Very Irish 'Mullingar' delivers touching story

By JULIE McHALE - TimeOut Theater Critic

Oct. 4, 2018

 Deborah Staples as Rosemary talks with Carrie Hitchcock as Aoife while
James Pickering as Tony looks on in 'Outside Mullingar.'

 Ross Zentner

MILWAUKEE - There is some danger in stereotyping, but there is also some truth in these generalizations usually based on ethnicity, religion, economic status or career. 

Having seen two Irish plays in one week - both wonderful - I noticed there are certain elements often present in Irish literature - sentiment, melancholy, humor, simplicity, poignancy and a firm connection to tradition and the land.

'Outside Mulligar' is a touching story that takes place over a span of six years. The set that was so fittingly created by Rick Rasmussen reflects a father-son family who are just making ends meet, with the unappreciated son, Anthony, doing most of the demanding farm work and the father, Tony, doing most of the complaining. The home is simple and messy and devoid of any artistic touches, almost primitive-looking.

The atmosphere is tense and contentious. Enter a chatty neighbor, Aoife, who struggles to get around but is friendly and a sort of respite for Tony who has too little to fill his days but to bring up old grudges about the late husband of Aoife and about the Kelly clan, his deceased wife's side of the family, whom his son Anthony unfortunately physically favors, a fact that Tony unfairly resents.

Aiofe's feisty daughter Rosemary is the fourth member of the ensemble. When we first meet her, she immediately gives off a vibe of 'don't mess with me.' Anthony, who is shy and soft-spoken, is somewhat intimated by her confidence and bold manner. They have known each since childhood, but apparently never made a good connection.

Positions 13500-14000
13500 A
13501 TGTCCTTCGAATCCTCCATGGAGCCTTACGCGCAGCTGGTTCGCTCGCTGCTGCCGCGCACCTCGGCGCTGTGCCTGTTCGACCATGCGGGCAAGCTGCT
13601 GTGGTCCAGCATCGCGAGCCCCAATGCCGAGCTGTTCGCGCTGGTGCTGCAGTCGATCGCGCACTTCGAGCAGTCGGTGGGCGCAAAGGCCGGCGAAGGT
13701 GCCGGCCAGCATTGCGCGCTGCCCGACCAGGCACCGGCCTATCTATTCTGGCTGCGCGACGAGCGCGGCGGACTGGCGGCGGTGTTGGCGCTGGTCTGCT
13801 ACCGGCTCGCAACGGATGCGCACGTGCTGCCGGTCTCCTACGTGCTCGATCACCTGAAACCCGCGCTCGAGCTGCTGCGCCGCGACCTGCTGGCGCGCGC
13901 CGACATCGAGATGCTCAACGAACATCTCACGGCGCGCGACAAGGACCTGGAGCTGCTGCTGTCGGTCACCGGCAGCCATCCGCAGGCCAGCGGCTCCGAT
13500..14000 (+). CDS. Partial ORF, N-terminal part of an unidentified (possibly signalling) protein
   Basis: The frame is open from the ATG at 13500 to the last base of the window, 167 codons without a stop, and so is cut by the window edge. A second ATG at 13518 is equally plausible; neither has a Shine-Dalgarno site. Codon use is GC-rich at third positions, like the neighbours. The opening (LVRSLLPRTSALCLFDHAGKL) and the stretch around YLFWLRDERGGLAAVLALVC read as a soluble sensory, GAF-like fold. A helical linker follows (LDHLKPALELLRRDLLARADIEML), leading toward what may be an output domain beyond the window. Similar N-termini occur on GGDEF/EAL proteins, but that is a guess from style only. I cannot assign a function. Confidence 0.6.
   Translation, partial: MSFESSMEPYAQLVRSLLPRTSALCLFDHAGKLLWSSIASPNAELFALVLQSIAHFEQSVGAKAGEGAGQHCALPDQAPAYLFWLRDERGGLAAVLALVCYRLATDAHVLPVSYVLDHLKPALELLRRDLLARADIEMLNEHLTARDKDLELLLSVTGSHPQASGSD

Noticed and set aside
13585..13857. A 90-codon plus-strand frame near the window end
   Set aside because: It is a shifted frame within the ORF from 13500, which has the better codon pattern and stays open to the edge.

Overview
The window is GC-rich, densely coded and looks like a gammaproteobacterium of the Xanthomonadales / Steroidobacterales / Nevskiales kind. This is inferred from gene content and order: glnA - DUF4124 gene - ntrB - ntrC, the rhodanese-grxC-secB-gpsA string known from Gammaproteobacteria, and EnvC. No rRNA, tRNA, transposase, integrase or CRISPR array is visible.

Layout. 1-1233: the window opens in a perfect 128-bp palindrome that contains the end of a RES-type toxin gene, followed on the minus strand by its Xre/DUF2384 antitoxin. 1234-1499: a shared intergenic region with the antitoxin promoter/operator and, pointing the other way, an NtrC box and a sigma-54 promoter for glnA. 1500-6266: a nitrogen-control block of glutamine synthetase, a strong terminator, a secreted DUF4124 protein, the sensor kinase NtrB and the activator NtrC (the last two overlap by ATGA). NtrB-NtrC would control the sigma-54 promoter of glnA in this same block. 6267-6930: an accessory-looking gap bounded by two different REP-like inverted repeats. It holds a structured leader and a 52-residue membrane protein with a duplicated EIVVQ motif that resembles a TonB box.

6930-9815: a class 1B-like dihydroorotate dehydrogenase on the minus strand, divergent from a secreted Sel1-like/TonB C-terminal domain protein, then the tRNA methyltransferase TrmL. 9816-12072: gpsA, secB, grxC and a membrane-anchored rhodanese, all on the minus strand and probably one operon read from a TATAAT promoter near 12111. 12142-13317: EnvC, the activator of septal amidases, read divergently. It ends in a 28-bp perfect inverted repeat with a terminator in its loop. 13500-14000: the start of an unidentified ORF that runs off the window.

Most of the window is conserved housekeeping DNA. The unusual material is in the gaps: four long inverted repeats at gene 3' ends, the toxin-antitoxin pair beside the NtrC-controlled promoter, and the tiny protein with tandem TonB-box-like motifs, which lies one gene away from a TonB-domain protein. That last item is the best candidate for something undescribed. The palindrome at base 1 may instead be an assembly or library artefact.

As both Aiofe and Tony discuss their limited time left on this earth, Aiofe mentions that she is leaving her farm to her daughter Rosemary, and Tony surprisingly reveals that he is thinking of willing his to a nephew  who lives in America, rather than to his own son.

Upon hearing this disturbing news from her mother, Rosemary confronts Tony about this outrage. He is somewhat intimidated by her, and even though he doesn't concede to her, it does get him thinking.

The four actors creating these very interesting characters are some of the best in the rich pool of performers in our local scene. James Pickering (Tony), David Cecsarini (Anthony), Carrie Hitchcock (Aoife), and Deborah Staples (Rosemary) all fully embrace their roles and help us understand and empathize with the personalities and individual dilemmas of each character.

Some of the best scenes in the story are the last interaction between Tony and his son and the final scene in the play when Rosemary confronts Anthony as he wanders about his land with some sort of metal detector looking for some lost treasure. In a wonderful bit of irony, we discover eventually what he was really looking for.

Her power and his resistance play well against each other in this final confrontation. Who will win out?

The poetic script by John Patrick Shanley provides a great vehicle for the story-telling ability of these four actors. Thank God he forsook his usual emphasis on the Italians he grew up with in the Bronx (which inspired his screenplay for the award-winning 'Moonstruck') and focused on his own Irish heritage.

He certainly has a gift for it, and director Edward Morgan captured the poignant beauty of his work.


"Outside Mullingar"

The drama runs through Oct. 21 at the Next Act Theatre at 255 S. Water St., Milwaukee.
Call 414-078-0765 or visit